From plaques on the site: Construction and development have transformed Dublin and its environs over the past three decades. Into the 1960s, much of the land round Dublin was agricultural. Sam and Bulalia Frantz moved to this site in 1935 and lived here until 1963. Sam farmed the land, and Bulalia was always working with him. Both were from families that had been early settlers in the area. The Frantz family came to Dublin in 1828, and Bulalia (Billingsley) was from a long line of farmers in Washington Township. The Frantz farm was sold in 1968. Only a few years later, in the mid-1970s, three major projects marked the turning point in the history of land use in Dublin. The completion of the northwest link in the I-270 outerbelt and the development of Muirfield Village and the Ashland Chemical Research Center set the stage for Dublin's metamorphosis from a farm village to a suburban, residential community and corporate office center.

Field of Corn (with Osage Orange)

Field of Corn (with Osage Orange)
Made by jfsl3
Malcolm Cochran, 1994. From plaques on the site: Corn has been cultivated in Ohio for approximately 1800 years. It was known to prehistoric Native American Hopewell peoples (A.D. 100-500). Prehistoric and historic Native Americans combined plantings of corn, beans, squash, and gourds in their fields and small garden plots. Two important varieties of corn were Northern flint corn, which had 16 to 20 rows of kernels on long, thin cobs, and Southern gourdseed corn, which had short, stubby ears with up to 32 rows of kernels. By the mid-1700s, Native Americans in Ohio grew great quantities of corn, often in larger fields. Particularily along the Scioto and Miami River valleys, it was not uncommon to see thousands of acres of cornfields. The Wyandot Indians, who are known to have camped on scenic Indian Run just north of Dublin village, were prominent among the historic Native American cultivators of corn.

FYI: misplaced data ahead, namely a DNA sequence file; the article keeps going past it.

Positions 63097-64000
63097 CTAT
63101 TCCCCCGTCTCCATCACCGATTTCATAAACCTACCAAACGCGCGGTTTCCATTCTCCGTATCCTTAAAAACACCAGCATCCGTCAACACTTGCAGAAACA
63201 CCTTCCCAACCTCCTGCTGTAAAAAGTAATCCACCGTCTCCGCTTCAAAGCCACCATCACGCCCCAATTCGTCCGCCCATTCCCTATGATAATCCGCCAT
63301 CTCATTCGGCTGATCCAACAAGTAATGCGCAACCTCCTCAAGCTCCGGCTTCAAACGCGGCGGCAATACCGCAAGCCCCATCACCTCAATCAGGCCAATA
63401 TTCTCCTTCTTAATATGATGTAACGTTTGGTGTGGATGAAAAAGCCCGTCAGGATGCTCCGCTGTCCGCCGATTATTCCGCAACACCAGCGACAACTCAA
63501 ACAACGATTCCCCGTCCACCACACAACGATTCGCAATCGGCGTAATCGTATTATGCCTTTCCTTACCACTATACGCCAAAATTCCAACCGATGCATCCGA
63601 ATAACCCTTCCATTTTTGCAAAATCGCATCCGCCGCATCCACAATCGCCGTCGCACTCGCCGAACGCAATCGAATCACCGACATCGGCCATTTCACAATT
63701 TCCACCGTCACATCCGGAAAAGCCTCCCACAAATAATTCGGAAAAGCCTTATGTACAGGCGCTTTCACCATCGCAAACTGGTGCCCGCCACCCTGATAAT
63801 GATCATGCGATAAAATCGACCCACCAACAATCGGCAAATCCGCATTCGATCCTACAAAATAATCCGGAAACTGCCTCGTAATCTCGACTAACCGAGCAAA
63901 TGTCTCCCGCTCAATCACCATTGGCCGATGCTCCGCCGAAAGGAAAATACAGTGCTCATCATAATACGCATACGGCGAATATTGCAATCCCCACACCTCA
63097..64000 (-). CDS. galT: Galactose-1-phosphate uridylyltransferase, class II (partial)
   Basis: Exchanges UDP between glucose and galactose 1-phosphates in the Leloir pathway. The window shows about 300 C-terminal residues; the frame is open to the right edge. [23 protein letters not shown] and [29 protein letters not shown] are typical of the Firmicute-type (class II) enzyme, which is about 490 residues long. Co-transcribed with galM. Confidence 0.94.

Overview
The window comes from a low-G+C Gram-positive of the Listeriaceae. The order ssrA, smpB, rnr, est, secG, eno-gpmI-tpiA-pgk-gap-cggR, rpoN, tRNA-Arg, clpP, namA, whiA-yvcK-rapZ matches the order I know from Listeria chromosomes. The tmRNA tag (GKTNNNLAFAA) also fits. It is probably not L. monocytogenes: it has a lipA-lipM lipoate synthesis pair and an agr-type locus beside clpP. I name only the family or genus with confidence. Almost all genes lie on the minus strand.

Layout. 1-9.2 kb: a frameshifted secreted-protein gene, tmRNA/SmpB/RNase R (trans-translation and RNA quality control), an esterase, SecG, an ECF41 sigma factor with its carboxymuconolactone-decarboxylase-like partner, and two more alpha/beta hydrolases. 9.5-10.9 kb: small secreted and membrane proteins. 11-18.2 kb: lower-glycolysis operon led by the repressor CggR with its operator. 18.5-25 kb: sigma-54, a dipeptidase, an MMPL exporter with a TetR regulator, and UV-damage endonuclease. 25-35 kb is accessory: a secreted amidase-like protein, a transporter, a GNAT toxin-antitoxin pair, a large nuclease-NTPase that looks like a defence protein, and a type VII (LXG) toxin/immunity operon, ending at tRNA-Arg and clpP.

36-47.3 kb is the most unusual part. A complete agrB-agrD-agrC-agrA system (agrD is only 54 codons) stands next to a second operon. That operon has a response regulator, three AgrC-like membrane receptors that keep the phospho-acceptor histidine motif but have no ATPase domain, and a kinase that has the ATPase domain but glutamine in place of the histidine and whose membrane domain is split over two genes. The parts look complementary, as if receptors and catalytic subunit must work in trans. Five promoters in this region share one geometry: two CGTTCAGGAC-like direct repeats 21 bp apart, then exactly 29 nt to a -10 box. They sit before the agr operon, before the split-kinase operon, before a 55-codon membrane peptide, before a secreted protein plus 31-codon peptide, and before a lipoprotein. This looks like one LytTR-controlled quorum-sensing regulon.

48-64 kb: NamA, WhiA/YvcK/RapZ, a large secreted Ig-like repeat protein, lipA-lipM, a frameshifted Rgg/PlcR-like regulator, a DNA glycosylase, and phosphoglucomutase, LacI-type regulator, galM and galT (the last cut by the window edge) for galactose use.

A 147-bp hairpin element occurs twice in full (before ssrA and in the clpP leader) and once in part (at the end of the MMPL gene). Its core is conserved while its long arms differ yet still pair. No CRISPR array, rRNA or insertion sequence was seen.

Field of Corn (with Osage Orange)

Field of Corn (with Osage Orange)
Made by jfsl3
From plaques on the site: The Osage orange trees on this site are remnants of a tree row typical of those which once extended for miles along the edge of farm fields in Dublin. The Osage orange, or Machura pomifora, is a member of the Mulberry family, and it is native to midwestern North America. Its common name refers to the Osage Indians of Arkansas and Missouri who used the dense orange wood to make bows and tomahawks. Early farmers often planted the Osage orange as fencing along fields and property lines because its irregular, thorny branches quickly grew to form a secure boundary. These hedge rows also provided refuge for birds and small animals. The fruit of the Osage orange is the size of a softball and chartreuse green in color with a bumpy surface texture like brain. It is widely known as a natural repellant for roaches, spiders, and other insects.

Corn statuary

Corn statuary
Made by Jon R. Roma